I have employed, in the past, a solution to that with a chest freezer. The one I had was just a great big oblong box with no containers. I cut up two square sheets of thin plywood and placed them vertically in the freezer. In doing so, compartmentalising it into three. New stuff went at the far left compartment. Then, as more stuff was purchased, if there was insufficient room in the far left compartment, some of it was migrated to the middle compartment... and so on. I always ate from the furthest compartment to the right that had food in it.

The only thing I had to remember, was to ensure there was a fair mix of food in each compartment, otherwise the system broke down. So, sometimes I kind of broke the rules a bit when placing food in there. But, not too much,
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vtsnowedin



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PostPosted: Mon Mar 12, 2018 2:56 am    Post subject: Reply with quote

My biggest failing is to not clearly label everything as it goes into the freezer. you end up pulling up a plastic bag full of something covered in frost that may or not be what you want for dinner that night. If you are feeling adventurous you thaw out a couple of them and take the best result as your supper. Frozen beets and tofu are not a winner in my opinion.
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kenneal - lagger
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PostPosted: Mon Mar 12, 2018 1:55 pm    Post subject: Reply with quote

I think that we have lost the gist of Adam's original argument which was to put the water in the freezer when there was a surplus of pv produced energy available and use that "surplus" energy to freeze the water so that the "surplus" energy would save energy expenditure at a later date.

Just saying!!
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adam2
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PostPosted: Mon Mar 12, 2018 1:59 pm    Post subject: Reply with quote

Indeed.
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PostPosted: Mon Mar 12, 2018 2:52 pm    Post subject: Reply with quote

Yes Adam was quite correct in that and it did not need further comment. But staying on topic and not drifting off onto new ground would make for a very dull and limited forum.
We are running out of oil!!!
YES!!
When?
Nobody knows!!
We are all going to die!!!?
Yes!
When ?
Before you reach 110!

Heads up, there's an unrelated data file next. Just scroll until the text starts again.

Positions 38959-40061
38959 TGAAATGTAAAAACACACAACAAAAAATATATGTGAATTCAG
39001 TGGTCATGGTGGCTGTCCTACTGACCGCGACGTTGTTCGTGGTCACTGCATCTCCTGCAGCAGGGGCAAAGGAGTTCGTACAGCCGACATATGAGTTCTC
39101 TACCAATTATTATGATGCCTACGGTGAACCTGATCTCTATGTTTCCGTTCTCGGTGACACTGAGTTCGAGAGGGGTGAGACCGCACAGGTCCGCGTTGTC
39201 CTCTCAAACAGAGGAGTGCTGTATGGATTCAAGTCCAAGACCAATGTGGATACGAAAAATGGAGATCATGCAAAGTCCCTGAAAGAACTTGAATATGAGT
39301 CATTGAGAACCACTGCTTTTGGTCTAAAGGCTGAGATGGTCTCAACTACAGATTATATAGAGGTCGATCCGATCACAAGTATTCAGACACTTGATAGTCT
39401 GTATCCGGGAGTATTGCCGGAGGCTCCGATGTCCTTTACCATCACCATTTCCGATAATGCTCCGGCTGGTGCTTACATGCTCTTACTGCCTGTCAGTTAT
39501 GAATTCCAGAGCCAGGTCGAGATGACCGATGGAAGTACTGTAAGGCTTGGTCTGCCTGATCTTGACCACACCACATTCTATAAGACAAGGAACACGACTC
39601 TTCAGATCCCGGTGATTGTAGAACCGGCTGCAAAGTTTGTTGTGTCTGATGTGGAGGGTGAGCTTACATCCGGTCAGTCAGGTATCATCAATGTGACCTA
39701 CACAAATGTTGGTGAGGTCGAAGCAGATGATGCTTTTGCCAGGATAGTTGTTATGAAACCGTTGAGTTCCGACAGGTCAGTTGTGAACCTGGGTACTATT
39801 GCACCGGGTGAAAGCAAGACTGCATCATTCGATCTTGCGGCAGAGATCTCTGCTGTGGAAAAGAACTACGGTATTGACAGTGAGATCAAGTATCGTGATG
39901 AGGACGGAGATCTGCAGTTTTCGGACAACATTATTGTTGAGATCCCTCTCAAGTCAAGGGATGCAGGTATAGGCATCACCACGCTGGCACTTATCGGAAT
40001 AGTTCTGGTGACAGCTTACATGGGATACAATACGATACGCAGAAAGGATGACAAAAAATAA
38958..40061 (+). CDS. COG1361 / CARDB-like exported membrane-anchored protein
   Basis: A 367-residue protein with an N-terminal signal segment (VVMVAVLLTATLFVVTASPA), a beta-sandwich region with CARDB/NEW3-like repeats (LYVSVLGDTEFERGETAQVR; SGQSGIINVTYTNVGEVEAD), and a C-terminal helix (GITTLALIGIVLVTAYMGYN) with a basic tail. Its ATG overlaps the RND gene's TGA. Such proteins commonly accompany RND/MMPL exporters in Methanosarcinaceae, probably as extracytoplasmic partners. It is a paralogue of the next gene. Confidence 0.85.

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Pepperman



Joined: 10 Oct 2010
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PostPosted: Mon Mar 12, 2018 4:35 pm    Post subject: Reply with quote

clv101 wrote:
Pepperman wrote:
Why not go for a low powered DC immersion for late autumn to early spring and then use AC immersions for the rest of the year? In summer you'll have plenty of power left over to run your high power inverter.


Whilst 'on average' there is more excess energy in summer, in practice there are plenty of days even in Dec and Jan when there's excess and days in mid-summer then it's dark and rainy.


Sure but with 6.5kW it would have to be really badly overcast for a long time to trouble you. We have 1kW of PV into 8kWh of lead acid and are frequently overshaded (being on the canals in built up and tree lined areas most of the time) and we almost never use the generator between late March and early October.

It is also possible to use PWM to control immersion heaters. Our Flexmax has a Diversion SSR function which does this. I would imagine you can get standalone PWM controllers that could do the same.
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Pepperman



Joined: 10 Oct 2010
Posts: 770

PostPosted: Mon Mar 19, 2018 8:52 am    Post subject: Reply with quote

You should also be aware that an off grid version of the Zappi EV charger is in the works:

http://myenergi.uk/product/zappi/
https://twitter.com/MyEnergiLTD/status/956976581788033024
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Pepperman



Joined: 10 Oct 2010
Posts: 770

PostPosted: Fri Jun 08, 2018 9:59 am    Post subject: Reply with quote

Even better than the Zappi:

https://twitter.com/Openenergymon/status/1004790030873841665

Open source, just qualified for the OLEV grant and has PV load diversion.

And it's Welsh Smile